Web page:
Greg Kern currently serves as the branch chief for airborne ISR collection systems within the Office of the Under Secretary of Defense (Intelligence). He oversees requirements generation, implementation, acquisition and fielding of unmanned systems, payloads and sensors to the Military Departments and Combatant Commanders ensuring integration with existing and future exploitation and dissemination systems. Responsible for the oversight of nearly $5 billion in annual execution of manned and unmanned systems, Mr Kern develops and administers policy for the integration of manned and unmanned systems into the Department’s Battlespace Awareness portfolio.
Prior to his assignment to the Office of the Secretary of Defense, Mr. Kern served 23 years in the United States Air Force with his last assignment as the Deputy Director of Air Operations and the Commander of the Air Force Operations Group at the Pentagon in Washington DC. He served in numerous command and leadership positions to include Commander 380th Air Expeditionary Wing (United Arab Emirates), Commander 9th Operations Group (Beale Air Force Base), Deputy Chief of Staff for NORAD/USNORTHCOM and Commander 5th Reconnaissance Squadron (Republic of Korea). During his time on active duty he held numerous staff positions including a tour as a Congressional Fellow serving on the staff of a senior United States Senator. Versed in Force Development and Force Management, Mr Kern has expertise as a program and budget analyst serving in the Joint Staff, as “Initial Cadre” for the standup of USNORTHCOM and later as the Deputy Director for the NORAD/USNORTHCOM Programs and Requirements.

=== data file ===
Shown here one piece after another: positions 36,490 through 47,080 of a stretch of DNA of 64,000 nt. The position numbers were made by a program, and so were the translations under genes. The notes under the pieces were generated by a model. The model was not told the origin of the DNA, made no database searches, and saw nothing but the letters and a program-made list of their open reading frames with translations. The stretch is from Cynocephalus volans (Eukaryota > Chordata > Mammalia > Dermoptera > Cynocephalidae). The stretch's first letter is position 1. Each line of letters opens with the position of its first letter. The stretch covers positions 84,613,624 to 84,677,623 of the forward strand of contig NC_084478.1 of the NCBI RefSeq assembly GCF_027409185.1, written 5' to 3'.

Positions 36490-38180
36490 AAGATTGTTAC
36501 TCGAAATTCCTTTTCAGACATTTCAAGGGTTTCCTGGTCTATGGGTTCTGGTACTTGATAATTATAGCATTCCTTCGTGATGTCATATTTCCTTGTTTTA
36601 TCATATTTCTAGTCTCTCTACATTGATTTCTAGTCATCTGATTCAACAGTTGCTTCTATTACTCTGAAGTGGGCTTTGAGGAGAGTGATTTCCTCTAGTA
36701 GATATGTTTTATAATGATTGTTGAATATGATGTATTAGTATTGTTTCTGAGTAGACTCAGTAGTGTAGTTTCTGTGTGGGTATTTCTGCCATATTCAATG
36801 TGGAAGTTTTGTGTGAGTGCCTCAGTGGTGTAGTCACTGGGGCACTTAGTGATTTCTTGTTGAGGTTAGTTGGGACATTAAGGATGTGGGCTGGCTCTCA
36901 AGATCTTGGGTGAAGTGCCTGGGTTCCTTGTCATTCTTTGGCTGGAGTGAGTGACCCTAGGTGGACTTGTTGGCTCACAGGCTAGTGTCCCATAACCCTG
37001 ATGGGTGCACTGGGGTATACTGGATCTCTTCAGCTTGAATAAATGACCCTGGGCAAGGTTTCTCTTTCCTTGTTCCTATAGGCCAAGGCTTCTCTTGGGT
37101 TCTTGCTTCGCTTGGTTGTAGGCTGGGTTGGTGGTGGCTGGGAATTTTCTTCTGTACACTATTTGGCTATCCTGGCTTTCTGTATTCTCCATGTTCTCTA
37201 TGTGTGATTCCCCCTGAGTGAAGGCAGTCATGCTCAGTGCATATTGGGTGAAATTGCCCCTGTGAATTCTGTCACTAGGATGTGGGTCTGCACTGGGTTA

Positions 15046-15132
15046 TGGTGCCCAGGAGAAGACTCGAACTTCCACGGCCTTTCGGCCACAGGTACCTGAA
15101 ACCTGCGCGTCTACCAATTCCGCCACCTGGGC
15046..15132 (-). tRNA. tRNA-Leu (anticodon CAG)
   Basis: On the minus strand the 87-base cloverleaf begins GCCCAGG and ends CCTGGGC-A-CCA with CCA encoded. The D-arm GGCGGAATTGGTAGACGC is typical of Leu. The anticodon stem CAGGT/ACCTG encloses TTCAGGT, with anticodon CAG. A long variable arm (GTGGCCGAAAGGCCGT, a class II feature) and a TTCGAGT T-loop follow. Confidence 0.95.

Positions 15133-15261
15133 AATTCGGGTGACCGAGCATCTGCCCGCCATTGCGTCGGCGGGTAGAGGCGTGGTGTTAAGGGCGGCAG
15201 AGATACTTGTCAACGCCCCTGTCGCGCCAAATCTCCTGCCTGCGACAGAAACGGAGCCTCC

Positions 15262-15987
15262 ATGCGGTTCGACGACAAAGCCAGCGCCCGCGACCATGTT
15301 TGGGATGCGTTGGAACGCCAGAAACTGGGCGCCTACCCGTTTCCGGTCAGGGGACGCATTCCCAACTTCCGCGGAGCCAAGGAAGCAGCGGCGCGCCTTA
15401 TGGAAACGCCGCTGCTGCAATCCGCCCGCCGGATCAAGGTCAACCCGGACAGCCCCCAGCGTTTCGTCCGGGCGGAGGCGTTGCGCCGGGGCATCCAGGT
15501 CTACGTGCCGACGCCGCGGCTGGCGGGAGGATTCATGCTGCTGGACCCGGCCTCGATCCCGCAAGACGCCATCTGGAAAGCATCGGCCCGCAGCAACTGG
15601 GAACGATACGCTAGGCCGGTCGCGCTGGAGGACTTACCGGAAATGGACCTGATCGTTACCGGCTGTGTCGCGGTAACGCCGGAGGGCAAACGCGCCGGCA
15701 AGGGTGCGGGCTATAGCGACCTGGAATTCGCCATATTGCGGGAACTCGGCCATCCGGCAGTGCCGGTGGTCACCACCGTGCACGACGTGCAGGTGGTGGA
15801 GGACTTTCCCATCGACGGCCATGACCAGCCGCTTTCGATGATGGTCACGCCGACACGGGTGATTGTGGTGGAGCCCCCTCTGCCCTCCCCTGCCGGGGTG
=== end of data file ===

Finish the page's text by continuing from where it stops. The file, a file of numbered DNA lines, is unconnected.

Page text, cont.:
He graduated from the University of Northern Colorado in 1985, received a Masters Degree in Aeronautical Science and a Masters from the Industrial College of the Armed Forces in National Resource Strategy. He is a graduate of the Harvard Senior Executive Fellowship program, the Leadership Development Program (Center for Creative Leadership), the Kenan-Flagler Enterprise Leadership Program (University of North Carolina) and is currently pursuing an advanced degree in Mathematics. He has more than 4,000 hours of flight time in the T-38, U-2 and Global Hawk.